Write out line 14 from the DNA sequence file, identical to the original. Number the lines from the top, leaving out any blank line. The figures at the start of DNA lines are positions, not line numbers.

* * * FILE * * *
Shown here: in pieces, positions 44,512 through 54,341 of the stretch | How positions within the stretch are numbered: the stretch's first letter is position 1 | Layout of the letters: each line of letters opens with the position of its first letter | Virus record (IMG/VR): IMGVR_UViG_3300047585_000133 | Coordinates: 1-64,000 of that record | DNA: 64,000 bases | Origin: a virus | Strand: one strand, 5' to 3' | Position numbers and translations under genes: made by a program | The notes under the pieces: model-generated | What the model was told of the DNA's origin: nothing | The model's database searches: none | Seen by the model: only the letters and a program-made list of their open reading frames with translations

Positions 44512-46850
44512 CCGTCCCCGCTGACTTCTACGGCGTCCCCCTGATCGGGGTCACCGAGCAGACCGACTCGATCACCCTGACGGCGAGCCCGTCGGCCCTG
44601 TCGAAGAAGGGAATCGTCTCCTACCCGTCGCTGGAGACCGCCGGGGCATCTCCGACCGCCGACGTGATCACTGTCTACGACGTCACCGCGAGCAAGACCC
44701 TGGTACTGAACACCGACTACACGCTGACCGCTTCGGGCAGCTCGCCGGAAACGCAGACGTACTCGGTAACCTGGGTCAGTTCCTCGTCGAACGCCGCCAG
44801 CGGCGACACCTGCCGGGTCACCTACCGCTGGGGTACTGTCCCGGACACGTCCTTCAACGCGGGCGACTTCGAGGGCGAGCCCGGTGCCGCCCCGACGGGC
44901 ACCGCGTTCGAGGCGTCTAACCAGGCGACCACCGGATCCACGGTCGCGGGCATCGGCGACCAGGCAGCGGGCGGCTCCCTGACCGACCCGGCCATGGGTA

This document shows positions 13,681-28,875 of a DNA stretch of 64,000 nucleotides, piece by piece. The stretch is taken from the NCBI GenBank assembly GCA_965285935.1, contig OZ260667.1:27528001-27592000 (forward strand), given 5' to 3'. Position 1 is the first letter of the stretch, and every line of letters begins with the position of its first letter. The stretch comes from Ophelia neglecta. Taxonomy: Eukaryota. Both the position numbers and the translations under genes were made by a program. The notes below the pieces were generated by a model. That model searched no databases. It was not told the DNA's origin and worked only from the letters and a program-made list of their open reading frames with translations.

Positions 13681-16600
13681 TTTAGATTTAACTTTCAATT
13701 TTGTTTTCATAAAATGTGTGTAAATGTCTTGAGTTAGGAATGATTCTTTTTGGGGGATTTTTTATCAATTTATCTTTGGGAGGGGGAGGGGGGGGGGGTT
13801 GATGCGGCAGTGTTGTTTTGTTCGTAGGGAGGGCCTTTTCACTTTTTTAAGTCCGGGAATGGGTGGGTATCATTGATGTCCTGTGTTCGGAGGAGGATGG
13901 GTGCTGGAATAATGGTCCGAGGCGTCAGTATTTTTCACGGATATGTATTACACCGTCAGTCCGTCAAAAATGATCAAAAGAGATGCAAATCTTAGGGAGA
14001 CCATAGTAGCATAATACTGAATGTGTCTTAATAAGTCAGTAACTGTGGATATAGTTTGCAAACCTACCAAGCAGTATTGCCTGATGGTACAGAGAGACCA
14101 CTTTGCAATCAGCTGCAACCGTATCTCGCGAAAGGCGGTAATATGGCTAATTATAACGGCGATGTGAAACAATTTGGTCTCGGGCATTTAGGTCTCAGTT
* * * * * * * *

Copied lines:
14001 CCATAGTAGCATAATACTGAATGTGTCTTAATAAGTCAGTAACTGTGGATATAGTTTGCAAACCTACCAAGCAGTATTGCCTGATGGTACAGAGAGACCA